Accurate regulatory reporting in a life sciences organization is critical for its compliance and overall success. So, why are industry reporting capabilities currently so weak?
To start, many companies have opted to stick with their Excel spreadsheets or home-grown systems to harness data into reports. While this isn’t necessarily the wrong method, the amount of data that’s generated every day can quickly overwhelm these tools – leading to mistakes.
Due to the sensitive nature of life sciences data, and the ever-increasing time, cost and complexity of getting regulatory approvals, companies have a lot to lose if they make even the slightest mistake.
Clinical trials will go off-track. The drug development process will stretch out even longer. Projects will be shut down.
Many organizations use InSight, a Regulatory Information Management (RIM) system where important life sciences data can be stored, and submissions can be tracked. But when it comes to extracting useful information from the data and generating meaningful reports, companies have fallen short. Ironically, we’ve found that InSight customers are struggling to get actual insights from their data.
This is because they are missing an important reporting piece. The key is in combining a RIM repository with a powerful business intelligence tool – like Microsoft Power BI.
To keep regulatory submissions on track, life sciences organizations need to know how to turn their InSight data into actionable reports with BI.
It’s no question that creating accurate reports helps life sciences companies maximize transparency. But more than that, they need to be able to build reports not just for the sake of building one, but to actually use it to make better, more informed decisions.
Luckily, we’re here to tell you that there are things you can do today to improve your processes – so long as you find the right combination between regulatory data and business intelligence.
InSight and Power BI: A Match Made in Heaven
Power BI empowers employees to leverage data from a vast number of sources into beautiful, actionable reports – but only if it’s used the right way.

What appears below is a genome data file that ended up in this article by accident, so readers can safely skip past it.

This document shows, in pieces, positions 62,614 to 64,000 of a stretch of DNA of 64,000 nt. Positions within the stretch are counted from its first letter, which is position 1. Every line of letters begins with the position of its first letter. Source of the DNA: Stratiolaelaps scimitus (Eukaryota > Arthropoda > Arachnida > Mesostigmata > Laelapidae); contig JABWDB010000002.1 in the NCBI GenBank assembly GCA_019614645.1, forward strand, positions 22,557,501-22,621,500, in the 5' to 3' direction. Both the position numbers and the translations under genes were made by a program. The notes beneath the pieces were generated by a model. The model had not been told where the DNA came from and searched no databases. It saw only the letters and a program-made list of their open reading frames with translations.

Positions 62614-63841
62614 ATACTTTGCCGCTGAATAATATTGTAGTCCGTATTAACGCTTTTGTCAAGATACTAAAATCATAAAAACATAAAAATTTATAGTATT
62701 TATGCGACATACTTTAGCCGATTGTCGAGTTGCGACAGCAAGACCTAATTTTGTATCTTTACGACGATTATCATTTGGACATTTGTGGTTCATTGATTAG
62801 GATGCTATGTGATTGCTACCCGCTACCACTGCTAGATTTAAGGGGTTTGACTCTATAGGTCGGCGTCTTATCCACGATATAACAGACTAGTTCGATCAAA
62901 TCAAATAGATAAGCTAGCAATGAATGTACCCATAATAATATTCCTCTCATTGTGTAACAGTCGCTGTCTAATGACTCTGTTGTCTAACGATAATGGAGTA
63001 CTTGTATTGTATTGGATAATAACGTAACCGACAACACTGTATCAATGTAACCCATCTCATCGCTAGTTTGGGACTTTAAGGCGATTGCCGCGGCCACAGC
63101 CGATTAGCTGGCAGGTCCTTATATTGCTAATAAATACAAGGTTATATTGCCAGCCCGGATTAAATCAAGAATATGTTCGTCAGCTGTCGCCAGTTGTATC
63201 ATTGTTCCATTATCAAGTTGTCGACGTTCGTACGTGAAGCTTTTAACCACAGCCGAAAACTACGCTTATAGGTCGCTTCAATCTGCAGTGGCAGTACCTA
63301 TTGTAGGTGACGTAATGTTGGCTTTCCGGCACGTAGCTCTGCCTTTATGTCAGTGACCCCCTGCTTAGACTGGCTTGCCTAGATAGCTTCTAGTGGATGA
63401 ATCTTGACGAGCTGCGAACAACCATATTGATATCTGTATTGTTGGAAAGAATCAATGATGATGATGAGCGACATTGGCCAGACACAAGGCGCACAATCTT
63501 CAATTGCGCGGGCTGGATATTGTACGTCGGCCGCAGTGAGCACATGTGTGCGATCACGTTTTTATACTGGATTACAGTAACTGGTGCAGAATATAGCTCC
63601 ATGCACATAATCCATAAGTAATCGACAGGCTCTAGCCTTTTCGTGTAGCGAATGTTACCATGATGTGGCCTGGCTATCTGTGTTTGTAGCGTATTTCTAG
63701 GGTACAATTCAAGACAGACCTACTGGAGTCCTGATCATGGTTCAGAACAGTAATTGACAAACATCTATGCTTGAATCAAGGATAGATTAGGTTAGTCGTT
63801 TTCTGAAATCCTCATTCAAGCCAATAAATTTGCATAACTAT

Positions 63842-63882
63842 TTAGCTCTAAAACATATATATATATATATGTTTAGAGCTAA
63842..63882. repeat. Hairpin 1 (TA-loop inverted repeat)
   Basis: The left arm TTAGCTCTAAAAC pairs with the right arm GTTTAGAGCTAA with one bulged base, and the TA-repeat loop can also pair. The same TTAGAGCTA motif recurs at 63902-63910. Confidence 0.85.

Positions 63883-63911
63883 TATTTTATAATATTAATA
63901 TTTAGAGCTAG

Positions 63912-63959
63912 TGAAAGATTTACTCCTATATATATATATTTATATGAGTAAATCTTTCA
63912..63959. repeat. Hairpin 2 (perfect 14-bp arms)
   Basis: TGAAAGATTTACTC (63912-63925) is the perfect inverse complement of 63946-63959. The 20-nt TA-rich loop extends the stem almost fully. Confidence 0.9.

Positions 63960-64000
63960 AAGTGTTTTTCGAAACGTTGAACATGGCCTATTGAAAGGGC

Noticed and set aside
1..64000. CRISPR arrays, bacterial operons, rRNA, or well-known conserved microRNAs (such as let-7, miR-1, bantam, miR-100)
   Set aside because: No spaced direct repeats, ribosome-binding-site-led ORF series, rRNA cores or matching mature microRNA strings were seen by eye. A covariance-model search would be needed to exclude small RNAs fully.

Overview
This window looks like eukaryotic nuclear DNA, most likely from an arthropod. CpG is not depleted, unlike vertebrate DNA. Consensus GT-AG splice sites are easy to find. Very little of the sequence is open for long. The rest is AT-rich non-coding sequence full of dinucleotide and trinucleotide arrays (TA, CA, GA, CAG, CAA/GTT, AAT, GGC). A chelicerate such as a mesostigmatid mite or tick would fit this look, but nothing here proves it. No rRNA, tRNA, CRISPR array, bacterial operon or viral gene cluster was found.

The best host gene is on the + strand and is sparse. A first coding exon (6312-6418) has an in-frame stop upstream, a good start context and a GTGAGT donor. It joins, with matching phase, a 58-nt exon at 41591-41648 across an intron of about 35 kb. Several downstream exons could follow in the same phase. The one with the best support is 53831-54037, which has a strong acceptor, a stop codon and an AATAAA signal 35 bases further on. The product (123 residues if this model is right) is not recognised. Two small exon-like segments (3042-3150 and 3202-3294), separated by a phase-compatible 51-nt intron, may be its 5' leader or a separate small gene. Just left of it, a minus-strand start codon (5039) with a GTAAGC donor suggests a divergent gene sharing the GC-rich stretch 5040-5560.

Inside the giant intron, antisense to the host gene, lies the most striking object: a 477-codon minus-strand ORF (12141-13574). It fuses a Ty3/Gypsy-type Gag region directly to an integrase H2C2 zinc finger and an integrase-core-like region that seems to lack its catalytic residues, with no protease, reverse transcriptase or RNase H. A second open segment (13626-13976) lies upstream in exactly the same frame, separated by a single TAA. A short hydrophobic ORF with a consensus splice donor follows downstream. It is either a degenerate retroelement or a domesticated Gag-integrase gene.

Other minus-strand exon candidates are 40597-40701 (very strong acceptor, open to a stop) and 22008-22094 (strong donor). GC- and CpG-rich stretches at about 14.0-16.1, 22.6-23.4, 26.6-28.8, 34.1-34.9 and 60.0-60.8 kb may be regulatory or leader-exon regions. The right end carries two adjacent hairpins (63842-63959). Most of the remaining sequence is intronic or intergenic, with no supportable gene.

Here’s what you need to know about using these tools:
Benefits of the InSight Platform
InSight is a powerful regulatory information management (RIM) platform that stores an abundance of submission, registration, publishing and even XEVMPD data – and Power BI provides the ability to turn this cornucopia of information into visually pleasing reports.
InSight is the data source – whereas Power BI is the reporting tool used to massage that data into metrics that are particularly meaningful for the organization.
Power BI is adaptable to many different sources and types of data. The user interface is very intuitive – the graphics are sleek and easy to synthesize. Third party integrations are available to aggregate your InSight data in Power BI exactly how you need it to be. Other tools don’t compare to its level of data visualization, which includes charts, tables, matrices and more.
Once a report is assembled with Power BI, all data contained within is refreshed overnight into beautiful data sets, so you don’t have to worry about manually exporting your InSight data, building formulas or handling other tedious tasks.
The metrics generated from the platform are more accurate as they come from an automated process that’s ready every day. You can drill down into multiple levels of those metrics and really know what your next step should be. Ultimately, there’s a lot of versatility in the platform.
Power BI is an ideal reporting solution for companies in many industries. But for life sciences, it’s critical.
Reporting Without Power BI
What about life sciences companies that aren’t using a sophisticated program like Power BI? What are they using?
Some are using other out-of-the-box tools – applications that are underdeveloped, less intuitive and not customizable.